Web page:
Purification of ds-Diabody Against FGF-2
The supernatant was precipitated with ammonium sulfate and dialyzed against a binding buffer. Supernatant was then purified through Ni2+-affinity chromatography due to His-tag at C-terminal of recombinant protein and through anion-exchange chromatography for higher purity. The purified recombinant protein was observed as a single band of about 35 kDa using reduced SDS-PAGE and western blot analysis with >95% purity (Figure 1E).
Antigen Binding Activity of the ds-Diabody Against FGF-2 Using Indirect ELISA Assays
To further determine the binding activity and specificity of ds-Diabody, the indirect ELISA assays were performed. When the concentration of the ds-Diabody was 0.49 μg/ml, the value of OD450 in FGF-2 group was 1.08, while 0.12 in BAS group. The results demonstrated that ds-Diabody bound specifically to FGF-2 and had a high binding ability (Figure 1C).
Proliferation Inhibition of ds-Diabody on Human Melanoma and Glioma Cells
A375 cells and U87 cells were shown to express FGF-2 at high levels (19–21). Additionally, FGF-2 strongly stimulates the proliferation and migration of tumor cells (5). To investigate bioactivity of the ds-Diabody to inhibit FGF-2-induced proliferation of in vitro, CCK-8 assays were performed. The results showed that ds-Diabody displayed dose-dependent inhibitory activity on A375 cells and U87 cells. When the concentration of the ds-Diabody was 6.25, 12.5, 25.0, 50.0 and 100.0 μg/ml, the A375 cells’ proliferation inhibition rate was about 16, 21, 30, 32, and 37%, respectively (Figure 2A); the U87 cells’ proliferation inhibition rate was about 19, 20, 24, 25, and 29%, respectively (Figure 2B), which showed similar efficacy to full-length human IgG (positive control). Control IgG showed no inhibitory effect.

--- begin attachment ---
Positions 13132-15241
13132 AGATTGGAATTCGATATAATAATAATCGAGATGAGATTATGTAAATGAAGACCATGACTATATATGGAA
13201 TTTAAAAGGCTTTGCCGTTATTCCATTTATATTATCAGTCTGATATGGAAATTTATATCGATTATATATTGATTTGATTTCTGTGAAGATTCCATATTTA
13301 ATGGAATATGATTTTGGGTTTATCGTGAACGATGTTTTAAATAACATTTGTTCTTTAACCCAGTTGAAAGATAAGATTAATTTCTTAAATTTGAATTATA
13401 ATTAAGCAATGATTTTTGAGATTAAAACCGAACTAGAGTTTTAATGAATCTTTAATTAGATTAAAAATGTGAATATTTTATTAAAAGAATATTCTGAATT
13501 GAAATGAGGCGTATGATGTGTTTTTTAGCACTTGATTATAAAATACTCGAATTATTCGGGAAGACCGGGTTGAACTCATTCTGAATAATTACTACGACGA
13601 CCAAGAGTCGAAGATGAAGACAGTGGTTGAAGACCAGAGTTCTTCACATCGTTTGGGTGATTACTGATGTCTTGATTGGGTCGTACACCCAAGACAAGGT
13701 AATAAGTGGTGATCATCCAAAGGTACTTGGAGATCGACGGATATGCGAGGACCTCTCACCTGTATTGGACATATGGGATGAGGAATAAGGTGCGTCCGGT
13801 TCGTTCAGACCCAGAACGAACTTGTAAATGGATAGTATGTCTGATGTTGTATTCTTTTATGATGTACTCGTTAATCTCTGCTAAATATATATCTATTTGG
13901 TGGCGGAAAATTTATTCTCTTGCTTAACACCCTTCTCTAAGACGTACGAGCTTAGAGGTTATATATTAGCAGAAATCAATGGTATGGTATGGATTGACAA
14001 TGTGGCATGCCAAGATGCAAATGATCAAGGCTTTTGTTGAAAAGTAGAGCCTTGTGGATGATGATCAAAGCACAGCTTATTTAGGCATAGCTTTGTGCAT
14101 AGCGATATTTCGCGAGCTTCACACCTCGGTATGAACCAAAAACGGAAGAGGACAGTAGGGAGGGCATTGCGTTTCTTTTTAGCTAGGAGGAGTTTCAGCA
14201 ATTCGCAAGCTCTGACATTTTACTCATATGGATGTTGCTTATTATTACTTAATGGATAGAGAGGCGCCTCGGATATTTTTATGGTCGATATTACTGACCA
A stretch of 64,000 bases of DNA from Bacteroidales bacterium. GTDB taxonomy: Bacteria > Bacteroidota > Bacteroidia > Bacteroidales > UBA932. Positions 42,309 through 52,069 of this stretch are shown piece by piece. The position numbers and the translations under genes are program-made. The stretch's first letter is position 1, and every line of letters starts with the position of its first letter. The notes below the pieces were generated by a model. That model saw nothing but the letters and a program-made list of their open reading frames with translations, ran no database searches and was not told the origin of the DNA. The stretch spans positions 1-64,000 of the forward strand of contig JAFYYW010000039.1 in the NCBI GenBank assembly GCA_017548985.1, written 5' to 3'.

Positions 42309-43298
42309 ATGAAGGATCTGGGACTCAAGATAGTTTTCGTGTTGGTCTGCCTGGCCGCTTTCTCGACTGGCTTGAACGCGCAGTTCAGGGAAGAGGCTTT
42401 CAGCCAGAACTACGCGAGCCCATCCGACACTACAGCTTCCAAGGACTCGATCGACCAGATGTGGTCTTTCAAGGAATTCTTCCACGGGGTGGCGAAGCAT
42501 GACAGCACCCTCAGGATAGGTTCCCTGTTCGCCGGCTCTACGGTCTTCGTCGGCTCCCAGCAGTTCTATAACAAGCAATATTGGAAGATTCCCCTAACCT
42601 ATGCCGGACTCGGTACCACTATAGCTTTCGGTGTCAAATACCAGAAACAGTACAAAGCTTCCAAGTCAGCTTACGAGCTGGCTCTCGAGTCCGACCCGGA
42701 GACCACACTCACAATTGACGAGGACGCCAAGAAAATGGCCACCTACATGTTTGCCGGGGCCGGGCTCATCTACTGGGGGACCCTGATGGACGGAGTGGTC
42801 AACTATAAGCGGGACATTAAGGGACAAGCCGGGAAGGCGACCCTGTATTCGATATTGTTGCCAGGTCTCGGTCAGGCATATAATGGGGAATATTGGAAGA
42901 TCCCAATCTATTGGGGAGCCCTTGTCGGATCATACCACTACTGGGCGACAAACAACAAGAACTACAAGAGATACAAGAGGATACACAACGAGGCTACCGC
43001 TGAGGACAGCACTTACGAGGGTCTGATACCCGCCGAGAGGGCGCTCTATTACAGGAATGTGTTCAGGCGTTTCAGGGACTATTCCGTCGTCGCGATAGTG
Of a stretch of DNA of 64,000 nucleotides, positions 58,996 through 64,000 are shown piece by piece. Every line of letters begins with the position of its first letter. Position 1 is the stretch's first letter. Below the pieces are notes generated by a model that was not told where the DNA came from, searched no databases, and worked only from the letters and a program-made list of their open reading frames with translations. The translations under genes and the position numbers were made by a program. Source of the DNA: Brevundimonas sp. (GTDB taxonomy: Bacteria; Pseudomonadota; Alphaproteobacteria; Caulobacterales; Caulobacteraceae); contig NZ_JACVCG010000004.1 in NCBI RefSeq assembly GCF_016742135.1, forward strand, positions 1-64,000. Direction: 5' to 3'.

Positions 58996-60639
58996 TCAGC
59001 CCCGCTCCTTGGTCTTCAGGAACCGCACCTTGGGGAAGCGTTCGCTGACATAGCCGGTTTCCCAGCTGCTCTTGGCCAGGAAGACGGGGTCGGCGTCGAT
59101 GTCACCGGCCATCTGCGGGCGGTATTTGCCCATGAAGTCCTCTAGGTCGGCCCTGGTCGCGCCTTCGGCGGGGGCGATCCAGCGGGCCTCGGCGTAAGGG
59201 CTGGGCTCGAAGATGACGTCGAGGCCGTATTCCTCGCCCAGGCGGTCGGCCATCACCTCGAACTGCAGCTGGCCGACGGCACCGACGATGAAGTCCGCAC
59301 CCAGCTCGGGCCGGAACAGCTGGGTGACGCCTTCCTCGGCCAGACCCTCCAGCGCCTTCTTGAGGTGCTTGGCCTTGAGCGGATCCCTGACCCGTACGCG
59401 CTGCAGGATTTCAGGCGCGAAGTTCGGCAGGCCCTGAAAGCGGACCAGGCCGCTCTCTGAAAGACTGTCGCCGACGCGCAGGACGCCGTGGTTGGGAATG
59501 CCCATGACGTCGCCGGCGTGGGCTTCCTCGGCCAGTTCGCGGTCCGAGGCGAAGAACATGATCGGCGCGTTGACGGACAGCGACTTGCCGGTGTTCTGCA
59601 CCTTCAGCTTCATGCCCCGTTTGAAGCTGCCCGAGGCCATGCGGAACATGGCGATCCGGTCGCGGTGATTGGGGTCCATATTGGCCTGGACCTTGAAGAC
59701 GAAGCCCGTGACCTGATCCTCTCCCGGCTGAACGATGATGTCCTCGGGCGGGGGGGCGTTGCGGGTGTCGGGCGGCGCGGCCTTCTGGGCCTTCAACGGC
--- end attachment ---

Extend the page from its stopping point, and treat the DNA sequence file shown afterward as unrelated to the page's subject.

Figure 2 The tumor proliferation and migration inhibition of ds-Diabody against FGF-2. (A) The proliferation inhibition of ds-Diabody on A375 cells. (B) The proliferation inhibition of ds-Diabody on U87 cells. (C) The migration of A375 cells in different groups. (D) The migration of U87 cells in different groups. (E) The quantitative analysis of the migration rate of A375 cells in different groups. (F) The quantitative analysis of the migration rate of U87 cells in different groups. The results presented as the mean ± SD in triplicate. *p < 0.05 versus Irrelevant Group.
Migration Inhibition of ds-Diabody on Tumor Cells
Wound healing assays were used to reveal the effects of ds-Diabody on migration of A375 cells and U87 cells. A375 cells (2.5 × 105 cells/well) and U87 cells (2.0 × 105 cells/well) were seeded in 6-well plates and incubated at 37°C in a 5% CO2 incubator. When cells grew to confluence, a cell-free area was introduced using a pipette tip, and cells were cultured in the medium with 0.5% FBS and treated with ds-Diabody (100 μg/ml) with 15 ng/ml FGF-2. The migration rate of A375 cells for 24 h in the group of the ds-Diabody, the full-length human IgG against FGF-2, the irrelevant IgG and PBS were 16, 25, 43, and 45%, respectively (Figures 2C, E). The migration rate of U87 cells for 12 h in groups of the ds-Diabody against FGF-2, the full-length human IgG against FGF-2, the control IgG and PBS were 16, 20, 38, and 38%, respectively (Figures 2D, F). It was shown that the migration of A375 and U87 cells were significantly inhibited in ds-Diabody-treated group compared to control.
Invasion Inhibition of ds-Diabody on Tumor Cells